Pretty bird.

sunny boy   oh sunshine

Today Gabe is wearing a brown sweatshirt, a green t-shirt, and red shorts.

No khakis, y’all! No shoes either. It’s sunny, and Gabe loves it. So much so that he’s said hello to his most fun-in-the-sunny shorts and he hasn’t looked back.

I love the sunshine too. In fact, I like it so much it’s part of my twitter bio. But one thing I don’t like about the sunshine is that it encourages people to sit outside and get to feeling kind of punchy.

As a lady, I have been yelled at and hooted at and jeered at by dudes all around the world. And guess what — I hate it every time. It is demeaning (I am a person, I am not walking here for your amusement, and your shouting at me is dehumanizing) and I hate it. A lot.

This goes for people who tell me to smile. This goes for people who say, “Hey, where are you walkin’ to tonight?”. And this goes to the man in the park who called out, for no apparent reason today, “Hey, I think you’re really pretty.”

So — maybe he was doing it to make his friends laugh, or maybe he was doing it because he really just wanted to give a nice compliment. But in the world we live in — the one where I get spoken to by people who think it’s funny or impressive or powerful to holler something at a woman just because she’s walking by — it still made me mad that this person hollered at me from the other side of a fence in front of his group of friends, knowing I would just keep walking and have to deal with what he just laid down.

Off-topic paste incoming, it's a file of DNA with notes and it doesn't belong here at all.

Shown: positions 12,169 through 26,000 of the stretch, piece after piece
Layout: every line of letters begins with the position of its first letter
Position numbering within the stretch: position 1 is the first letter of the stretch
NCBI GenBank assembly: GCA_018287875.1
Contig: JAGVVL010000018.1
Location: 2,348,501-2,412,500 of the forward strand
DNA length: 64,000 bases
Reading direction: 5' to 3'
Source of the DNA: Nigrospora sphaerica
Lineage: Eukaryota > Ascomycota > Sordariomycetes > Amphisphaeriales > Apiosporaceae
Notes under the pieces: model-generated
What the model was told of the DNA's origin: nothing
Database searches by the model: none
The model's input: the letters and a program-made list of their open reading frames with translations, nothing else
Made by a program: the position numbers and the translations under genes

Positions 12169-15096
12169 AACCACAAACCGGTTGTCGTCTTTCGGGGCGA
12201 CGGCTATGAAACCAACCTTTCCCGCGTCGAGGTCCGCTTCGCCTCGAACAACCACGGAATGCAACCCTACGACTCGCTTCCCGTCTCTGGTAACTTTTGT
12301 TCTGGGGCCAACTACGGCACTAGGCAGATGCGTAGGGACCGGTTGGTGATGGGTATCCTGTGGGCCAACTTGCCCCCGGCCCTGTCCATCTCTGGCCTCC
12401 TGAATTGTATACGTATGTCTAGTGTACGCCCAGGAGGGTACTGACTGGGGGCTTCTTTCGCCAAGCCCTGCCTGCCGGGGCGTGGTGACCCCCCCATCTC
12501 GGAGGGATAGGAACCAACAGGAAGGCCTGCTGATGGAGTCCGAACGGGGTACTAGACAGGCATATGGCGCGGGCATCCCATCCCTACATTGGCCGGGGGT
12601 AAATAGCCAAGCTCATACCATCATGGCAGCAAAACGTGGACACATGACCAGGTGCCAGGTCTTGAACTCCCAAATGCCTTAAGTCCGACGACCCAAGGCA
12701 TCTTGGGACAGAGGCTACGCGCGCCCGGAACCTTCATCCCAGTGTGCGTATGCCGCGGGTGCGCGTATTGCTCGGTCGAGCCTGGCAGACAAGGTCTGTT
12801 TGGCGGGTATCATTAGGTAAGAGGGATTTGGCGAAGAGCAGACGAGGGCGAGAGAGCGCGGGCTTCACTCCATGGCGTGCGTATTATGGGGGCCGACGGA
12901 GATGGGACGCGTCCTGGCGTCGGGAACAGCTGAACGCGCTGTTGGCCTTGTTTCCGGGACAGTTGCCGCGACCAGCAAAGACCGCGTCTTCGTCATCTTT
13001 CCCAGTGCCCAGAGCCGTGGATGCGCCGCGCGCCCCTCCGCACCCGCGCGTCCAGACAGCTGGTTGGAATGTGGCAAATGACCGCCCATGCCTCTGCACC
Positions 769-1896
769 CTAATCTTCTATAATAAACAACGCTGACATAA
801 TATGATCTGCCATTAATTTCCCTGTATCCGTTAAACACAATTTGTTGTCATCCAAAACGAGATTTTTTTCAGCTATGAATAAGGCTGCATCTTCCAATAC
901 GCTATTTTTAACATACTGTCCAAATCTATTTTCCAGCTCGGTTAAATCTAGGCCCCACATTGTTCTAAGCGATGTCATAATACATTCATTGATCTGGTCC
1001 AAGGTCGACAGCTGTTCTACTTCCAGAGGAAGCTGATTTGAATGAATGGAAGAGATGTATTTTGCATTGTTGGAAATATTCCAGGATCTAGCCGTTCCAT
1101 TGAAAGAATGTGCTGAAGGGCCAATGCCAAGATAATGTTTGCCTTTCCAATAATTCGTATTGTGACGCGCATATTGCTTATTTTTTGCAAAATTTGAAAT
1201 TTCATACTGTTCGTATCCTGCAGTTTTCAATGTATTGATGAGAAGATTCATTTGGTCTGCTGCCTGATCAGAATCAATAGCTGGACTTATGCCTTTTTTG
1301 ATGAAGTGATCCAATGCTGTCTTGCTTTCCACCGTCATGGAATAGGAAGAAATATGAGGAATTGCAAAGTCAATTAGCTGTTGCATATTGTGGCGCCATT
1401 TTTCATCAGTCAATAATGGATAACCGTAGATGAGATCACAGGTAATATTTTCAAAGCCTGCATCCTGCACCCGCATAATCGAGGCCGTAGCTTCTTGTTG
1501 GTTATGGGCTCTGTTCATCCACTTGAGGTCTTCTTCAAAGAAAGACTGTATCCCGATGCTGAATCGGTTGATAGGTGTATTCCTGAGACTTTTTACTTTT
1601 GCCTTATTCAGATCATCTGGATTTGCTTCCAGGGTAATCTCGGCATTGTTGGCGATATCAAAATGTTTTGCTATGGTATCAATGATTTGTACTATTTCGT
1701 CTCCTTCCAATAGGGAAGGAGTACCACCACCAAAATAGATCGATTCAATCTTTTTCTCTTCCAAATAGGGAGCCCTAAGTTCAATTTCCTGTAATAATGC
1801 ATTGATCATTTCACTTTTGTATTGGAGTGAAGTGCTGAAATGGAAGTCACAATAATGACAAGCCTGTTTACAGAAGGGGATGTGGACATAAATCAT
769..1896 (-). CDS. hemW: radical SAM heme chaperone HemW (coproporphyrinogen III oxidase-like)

Which sucks. Because sometimes you really do just want to say something nice to someone!

But I guess, now that I’m thinking about it, if he had passed me and made eye contact, and said, “Sorry to interrupt you, but I really like your outfit, you look really nice,” or something where I felt like we were connecting and he was trying to make a genuine person-to-person feel-good moment, and not that I was just some passing entity he felt like he could say whatever he wanted to and get away with it, then it would have been different.

But it wasn’t that. He said something nice, but it still made me feel like he was getting away with something and that I just had to deal with it.

And there’s this unfairness that if I were ever to turn around and say, “Don’t talk to me like that” or anything confrontational to a man who was jeering at me, that somehow it would be my fault for starting something. That it was no big deal until this woman went nuts and couldn’t take a joke, and that I was the one being unreasonable.

But I don’t think it’s unreasonable to want to walk the places I need to go without being spoken to like I’m a zoo animal just there for you to say whatever you want to and who isn’t allowed to say anything back.

So that’s where I’m at. The weather is great, and everyone is the worst.

My day today wasn’t all bad, though. I wrote my first post for a pretty cool site called Medium (read it here; I am pretty happy with it!) that I am excited to keep writing on because the platform is beautiful and simple, and many of the things written on it are super smart and interesting. I also got sushi with my two best buds, and enjoyed a long peaceful walk around Capitol Hill listening to my favorite podcast. (Holler-free.)

I guess every day comes with some good and some bad. But if I’m walking down the street, and you see me jamming with a podcast and minding my own business, just don’t tell me to smile.

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2 comments

  1. [meta]realist parables

    I haven’t seen that outfit before! Shakin’ it up.

    I relate to what you’re saying; it feels violating to be cat-called or hit on when you’re just trying to go about your day. I can’t really jog most places because people will honk at me or whistle. It’s really awkward and I feel incredibly weird about it when it happens.

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